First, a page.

The bottom line: Yahoo posted first quarter 2008 revenue, excluding traffic acquisition costs, of $1.35 billion. That’s at the higher end of the range it issued in January and reiterated in March. Earnings per share of 11 cents beat the Wall Street consensus of 9 cents per share. But that’s what everyone was expecting the company to do.
The company’s net income was helped substantially by its stake in Chinese Web giant Alibaba. It realized a net non-cash gain of $401 million related to Alibaba’s IPO. (Update: Note that the company’s earnings of 11 cents per share is already adjusted for the gain from Alibaba. If you leave Alibaba and other one-time items in, the company earned 37 cents a share.)
Yahoo’s outlook: For the full year, it is forecasting revenue of $7.2 billion to $8 billion, unchanged from its January forecast, and operating income of $1.775 billion to $2.025 billion, before depreciation, amortization, and stock-based compensation expense. That range is up $50 million from its previous forecast.
These results are basically as expected and will likely do little to sway Microsoft to raise its bid for Yahoo, as CEO Steve Ballmer said earlier today.
Microsoft’s offer, at the close of trading today, stood at $43 billion.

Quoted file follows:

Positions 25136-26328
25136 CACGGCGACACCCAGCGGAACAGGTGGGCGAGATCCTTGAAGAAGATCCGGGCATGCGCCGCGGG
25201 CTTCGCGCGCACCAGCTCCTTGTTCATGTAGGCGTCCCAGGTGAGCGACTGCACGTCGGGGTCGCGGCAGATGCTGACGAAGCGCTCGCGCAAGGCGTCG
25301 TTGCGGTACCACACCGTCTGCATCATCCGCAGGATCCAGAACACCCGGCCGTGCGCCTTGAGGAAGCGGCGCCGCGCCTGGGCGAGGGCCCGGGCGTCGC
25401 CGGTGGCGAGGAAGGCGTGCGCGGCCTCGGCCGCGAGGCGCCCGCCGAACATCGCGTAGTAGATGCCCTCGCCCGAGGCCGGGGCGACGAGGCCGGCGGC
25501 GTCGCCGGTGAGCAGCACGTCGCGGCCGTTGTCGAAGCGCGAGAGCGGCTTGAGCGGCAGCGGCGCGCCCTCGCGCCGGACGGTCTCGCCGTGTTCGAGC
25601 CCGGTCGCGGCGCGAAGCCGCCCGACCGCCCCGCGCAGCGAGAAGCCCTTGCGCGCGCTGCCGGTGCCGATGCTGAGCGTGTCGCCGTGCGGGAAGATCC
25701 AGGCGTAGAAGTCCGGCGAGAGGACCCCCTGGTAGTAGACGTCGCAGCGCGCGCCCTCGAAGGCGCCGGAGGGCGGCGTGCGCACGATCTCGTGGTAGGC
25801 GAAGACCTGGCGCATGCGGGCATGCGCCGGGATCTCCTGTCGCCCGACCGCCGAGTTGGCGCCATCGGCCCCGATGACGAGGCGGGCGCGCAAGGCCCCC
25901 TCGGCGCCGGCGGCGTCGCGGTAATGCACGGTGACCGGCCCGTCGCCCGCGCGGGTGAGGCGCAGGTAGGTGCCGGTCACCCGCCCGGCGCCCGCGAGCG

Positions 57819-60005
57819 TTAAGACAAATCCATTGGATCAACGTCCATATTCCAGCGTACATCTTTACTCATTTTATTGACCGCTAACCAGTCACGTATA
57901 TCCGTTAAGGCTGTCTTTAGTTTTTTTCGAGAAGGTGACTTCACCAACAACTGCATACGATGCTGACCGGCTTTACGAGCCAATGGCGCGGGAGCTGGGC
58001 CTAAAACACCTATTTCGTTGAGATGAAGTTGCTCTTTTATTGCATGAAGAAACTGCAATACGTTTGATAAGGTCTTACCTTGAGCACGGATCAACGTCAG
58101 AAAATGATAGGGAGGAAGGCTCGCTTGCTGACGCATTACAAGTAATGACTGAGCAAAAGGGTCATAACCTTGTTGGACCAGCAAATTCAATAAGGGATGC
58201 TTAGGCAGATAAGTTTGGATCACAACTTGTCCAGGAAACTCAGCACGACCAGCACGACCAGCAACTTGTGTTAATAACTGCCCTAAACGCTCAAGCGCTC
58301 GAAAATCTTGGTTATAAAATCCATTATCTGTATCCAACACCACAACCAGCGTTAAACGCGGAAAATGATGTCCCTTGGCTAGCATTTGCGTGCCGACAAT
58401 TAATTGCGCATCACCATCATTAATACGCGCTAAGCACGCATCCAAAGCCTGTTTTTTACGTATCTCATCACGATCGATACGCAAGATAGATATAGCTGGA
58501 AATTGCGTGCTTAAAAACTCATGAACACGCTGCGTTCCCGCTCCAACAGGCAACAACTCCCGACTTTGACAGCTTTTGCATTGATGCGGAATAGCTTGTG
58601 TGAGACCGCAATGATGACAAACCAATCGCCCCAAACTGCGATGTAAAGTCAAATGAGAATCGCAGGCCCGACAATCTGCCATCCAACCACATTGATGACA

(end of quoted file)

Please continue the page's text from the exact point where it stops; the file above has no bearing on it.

During the Yahoo conference call, which is still going on, CEO Jerry Yang addressed Microsoft’s unsolicited offer, but only reiterated — often using nearly the same language — the points his company has made since it first reject the offer in February. He said if you take only one point away from his comments, it’s that Yahoo’s board will not enter any transaction that doesn’t realize full value for Yahoo. Microsoft’s bid “substantially undervalues” the company, Yang said.
President Sue Decker addressed the company’s recent test of using Google to sell advertising next to Yahoo Internet search results. “It’s premature to speculate on what options we may ultimately pursue or whether some form of arrangement with Google might result,” she said.
Among the other interesting details in Yahoo’s earnings release, available here, is this line about the drag Microsoft’s acquisition offer has placed on operating income.
“Operating income for the first quarter of 2008 includes incremental costs of $14 million incurred for outside advisors related to Microsoft’s unsolicited proposal, other strategic alternatives, and related litigation defense costs.”